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AchieveAbility REFUND Programme

The AchieveAbility REFUND Programme 2017
Funded by Comic Relief

Who:
Adults struggling with addiction, those seeking recovery from addiction, those who have found themselves homeless through addiction; in short those who find themselves on an endless treadmill of addiction, recovery , relapse and potential homelessness due to undiagnosed neurodiverse issues and lack of support.

Why:
As there has been an increasing recognition that the clients we work with have many of the issues outlined above. This proposed project has been designed to meet the needs of this hidden group to advance recovery and to facilitate a more positive life experience through greater opportunity for training, education and within the workplace.

How:
Now funded by Comic Relief. The project aims to unlock the talents and potential of this hidden group. Many of these adults and young adults failed early on in their education due to these issues and have found themselves to be unemployed and have experienced problems obtaining or holding down employment and fitting in with the rest of society The project will initially be based in Camden and Islington in Central London. This is a diverse part of London with rapidly changing social and employment patterns where there is high homelessness and substance misuse.

What:
The programme delivered 4 awareness sessions. Advocates training, Taster workshops for clients and a full course to provide skills for education , training and employment.

Context:
Disability Today International Perspectives’ published in 2015 showed that people with dyslexia are over represented within the homeless population of the UK. The research states that dyslexia is a key factor for poverty and homelessness

It is recognised that many people are unable to reach their full potential because of addiction difficulties as a direct result of Neurodiverse conditions. There is a large amount of effective education and training available to support this group but a major problem is persuading them to seek help - often because of previous bad experiences and the resulting lack of confidence.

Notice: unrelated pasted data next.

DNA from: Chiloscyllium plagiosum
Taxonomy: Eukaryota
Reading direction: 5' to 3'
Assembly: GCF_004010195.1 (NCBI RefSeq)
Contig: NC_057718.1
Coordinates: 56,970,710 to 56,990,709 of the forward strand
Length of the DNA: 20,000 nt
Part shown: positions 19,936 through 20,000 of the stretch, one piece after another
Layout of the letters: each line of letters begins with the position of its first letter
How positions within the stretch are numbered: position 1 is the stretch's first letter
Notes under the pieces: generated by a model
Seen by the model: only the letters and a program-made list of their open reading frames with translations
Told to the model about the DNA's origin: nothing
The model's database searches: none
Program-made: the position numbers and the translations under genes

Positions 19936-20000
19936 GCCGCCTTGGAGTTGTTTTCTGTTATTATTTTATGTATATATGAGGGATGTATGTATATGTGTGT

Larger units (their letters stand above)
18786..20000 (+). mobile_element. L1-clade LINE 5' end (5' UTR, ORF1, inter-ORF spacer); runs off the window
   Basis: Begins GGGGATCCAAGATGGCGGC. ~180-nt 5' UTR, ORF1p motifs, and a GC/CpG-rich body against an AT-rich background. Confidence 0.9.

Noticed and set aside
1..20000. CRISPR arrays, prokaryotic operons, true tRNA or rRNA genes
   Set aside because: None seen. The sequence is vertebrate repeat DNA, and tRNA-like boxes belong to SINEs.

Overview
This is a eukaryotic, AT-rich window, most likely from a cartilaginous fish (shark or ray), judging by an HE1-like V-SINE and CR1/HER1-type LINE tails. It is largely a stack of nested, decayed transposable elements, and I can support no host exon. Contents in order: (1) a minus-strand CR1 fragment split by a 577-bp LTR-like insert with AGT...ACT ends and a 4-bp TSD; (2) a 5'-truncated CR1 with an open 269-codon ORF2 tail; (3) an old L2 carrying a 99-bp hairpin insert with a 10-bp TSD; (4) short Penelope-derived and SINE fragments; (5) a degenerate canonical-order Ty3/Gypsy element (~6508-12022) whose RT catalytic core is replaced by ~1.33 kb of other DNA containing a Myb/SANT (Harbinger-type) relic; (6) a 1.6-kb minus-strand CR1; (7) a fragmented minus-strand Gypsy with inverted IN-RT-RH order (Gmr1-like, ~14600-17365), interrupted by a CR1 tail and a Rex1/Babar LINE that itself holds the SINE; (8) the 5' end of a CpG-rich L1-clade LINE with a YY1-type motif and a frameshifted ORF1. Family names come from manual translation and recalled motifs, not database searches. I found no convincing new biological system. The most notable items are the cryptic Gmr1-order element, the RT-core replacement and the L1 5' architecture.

Based on recent data sourced from Journals, articles and research it has been shown that addiction for Neurodiverse people can lead to homelessness, mental health issues, poverty and therefore a spiral of negative and fundamentally damaging experiences; leading to a shortened life expectancy, lack of hope and continued addiction. AchieveAbility has already developed a series of short courses for those who are in poverty and Neurodiverse, outcomes have been an increasing recognition that the clients we work with have many of the issues outlined above. This programme has been designed to meet the needs of this hidden group to advance recovery and to facilitate a more positive life experience through greater opportunity for training, education and within the workplace.
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REFUND Course in October 2017
Final presentation at the REFUND course at Camden City Learning Centre (CCLC)
James Carroll from SHP receives his end of course certificate from the Technology Manager at CCLC 
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July workshops for the REFUND course
to introduce the full course